NVIDIA driver compile

Brian Fahrlander Brian at Fahrlander.net
Tue Nov 25 07:50:02 UTC 2003

On Tue, 2003-11-25 at 01:25, Peter Kiem wrote:
> > SRPMS are a lot more than tarballs since they define build time
> > dependencies (ie they refuse to build if this or that isn't installed),
> > configure flags (eg --with-acl, --with-openldap  in the case of samba)
> > install-time configure scripts
> My point was that SRPMS are bascially a wrapper around tarball installs.

    Can I pitch in a couple of Lincolns?

    I first touched a Unix machine in 1989. My resume, for which I
waited at the local printer came out in Albuquerque.  This taught me two
things I didn't notice until much later:

    1. Unix is an interesting world with LOTS of cool tools.

    2. Things don't always work the way they seem, so you have to try to
make things easy for the user (who may, or may NOT remember where the
default printer is.)

    I've spent tens of thousands of hours sitting behind a black-n-white
80x24 screen untarring files and wishing I knew all the details.


    SRPMS are nice; like someone leaving a reel-type lawn mower for a
brand-new power mower and mulcher that doesn't have to be emptied, I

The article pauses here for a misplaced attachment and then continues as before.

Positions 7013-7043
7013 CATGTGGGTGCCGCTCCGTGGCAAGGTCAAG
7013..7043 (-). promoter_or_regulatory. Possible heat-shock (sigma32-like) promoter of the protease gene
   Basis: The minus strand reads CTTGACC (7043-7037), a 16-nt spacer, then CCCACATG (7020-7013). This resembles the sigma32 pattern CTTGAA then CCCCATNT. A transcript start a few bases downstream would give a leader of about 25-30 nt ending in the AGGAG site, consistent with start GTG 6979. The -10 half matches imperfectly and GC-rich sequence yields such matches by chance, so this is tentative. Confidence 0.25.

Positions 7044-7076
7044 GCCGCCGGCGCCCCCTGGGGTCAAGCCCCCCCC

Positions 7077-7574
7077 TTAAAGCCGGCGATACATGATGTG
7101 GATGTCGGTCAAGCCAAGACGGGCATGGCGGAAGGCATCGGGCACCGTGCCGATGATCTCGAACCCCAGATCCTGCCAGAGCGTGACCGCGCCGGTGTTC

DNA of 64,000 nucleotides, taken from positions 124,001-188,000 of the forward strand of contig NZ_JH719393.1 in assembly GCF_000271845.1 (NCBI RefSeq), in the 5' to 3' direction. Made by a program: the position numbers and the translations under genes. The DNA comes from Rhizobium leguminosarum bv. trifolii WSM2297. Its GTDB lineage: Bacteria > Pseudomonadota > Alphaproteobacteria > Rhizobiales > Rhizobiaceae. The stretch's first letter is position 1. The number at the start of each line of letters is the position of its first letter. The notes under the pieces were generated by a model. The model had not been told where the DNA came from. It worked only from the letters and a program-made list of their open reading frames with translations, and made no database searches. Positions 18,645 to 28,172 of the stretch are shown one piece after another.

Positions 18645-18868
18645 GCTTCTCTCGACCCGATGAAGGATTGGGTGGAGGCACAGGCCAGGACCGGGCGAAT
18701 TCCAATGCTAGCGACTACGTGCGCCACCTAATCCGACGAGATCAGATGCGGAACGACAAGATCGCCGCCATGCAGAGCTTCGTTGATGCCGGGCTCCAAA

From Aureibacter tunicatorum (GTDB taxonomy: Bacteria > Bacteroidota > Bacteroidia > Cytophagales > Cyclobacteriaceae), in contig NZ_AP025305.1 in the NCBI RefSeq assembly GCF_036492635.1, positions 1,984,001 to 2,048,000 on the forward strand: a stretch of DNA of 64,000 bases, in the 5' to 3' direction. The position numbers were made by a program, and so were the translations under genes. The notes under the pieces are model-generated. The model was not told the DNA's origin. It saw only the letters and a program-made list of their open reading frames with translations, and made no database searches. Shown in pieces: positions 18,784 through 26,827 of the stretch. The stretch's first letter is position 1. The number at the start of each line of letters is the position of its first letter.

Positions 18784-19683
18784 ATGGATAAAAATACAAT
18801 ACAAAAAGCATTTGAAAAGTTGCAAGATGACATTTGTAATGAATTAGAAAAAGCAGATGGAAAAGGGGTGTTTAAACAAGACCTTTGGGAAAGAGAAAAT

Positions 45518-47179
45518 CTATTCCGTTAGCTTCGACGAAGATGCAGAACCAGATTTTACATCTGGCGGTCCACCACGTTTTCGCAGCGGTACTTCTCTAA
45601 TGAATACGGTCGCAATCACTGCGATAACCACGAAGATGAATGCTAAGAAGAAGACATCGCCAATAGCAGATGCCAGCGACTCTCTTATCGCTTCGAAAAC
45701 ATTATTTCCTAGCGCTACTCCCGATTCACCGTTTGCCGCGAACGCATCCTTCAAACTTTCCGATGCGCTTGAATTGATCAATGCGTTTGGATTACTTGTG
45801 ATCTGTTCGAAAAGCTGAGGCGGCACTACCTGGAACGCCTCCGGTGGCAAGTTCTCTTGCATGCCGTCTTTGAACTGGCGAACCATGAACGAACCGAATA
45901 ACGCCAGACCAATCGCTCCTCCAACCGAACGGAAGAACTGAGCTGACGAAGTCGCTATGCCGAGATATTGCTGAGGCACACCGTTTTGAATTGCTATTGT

really don't want to go back to the way it was before.

    Yeah, tarballs are more flexible; if you know every library it might
ever need, you can build a tarball for a MIPS or DEC or whatever...but
lets think about this: since the RPM package is built for almost
everything short of a Timex $2 watch, how about we build everything in
SRPMs, and make use of their inherent ability to build for multiple

    I remember people clinging to non-windows machines...they were
pathetic, and I was one of'em.

    But trust me: I don't have time to remember the dependency tree for
all 3,000-or-so RPM packages, and I shouldn't have to.

    SRPMs/RPMs are an evolution.  Just like using, say, MySQL is easier
than maintaining flat-files, re-writing locking routines every time
someone needs another phone-book app, it's a tool.  And we're darned
lucky to have it: it does everything we need it to, and if it doesn't,
we'll add to it.

    They allow the few among us who program to give a hand to the rest
of us a hand-up to get things going.  And a program that can't be
installed is just a datafile, right?

    It's not about programmer-macho, it's not about the guy that
memorizes all the xlib calls by heart...it's about saving time and
shortening the time it takes to make that huge, killer-app.

    If you really need the power of a tarball, feel free to install it
and copy it anywhere.  But the rest of us will just rpmbuild and hope
for the best.

    Enjoy!  Rejoice in the power of RPMS!
Brian Fahrländer                 Researcher, Conservative, and Technomad
Evansville, IN                                     http://Fahrlander.net
ICQ  5119262
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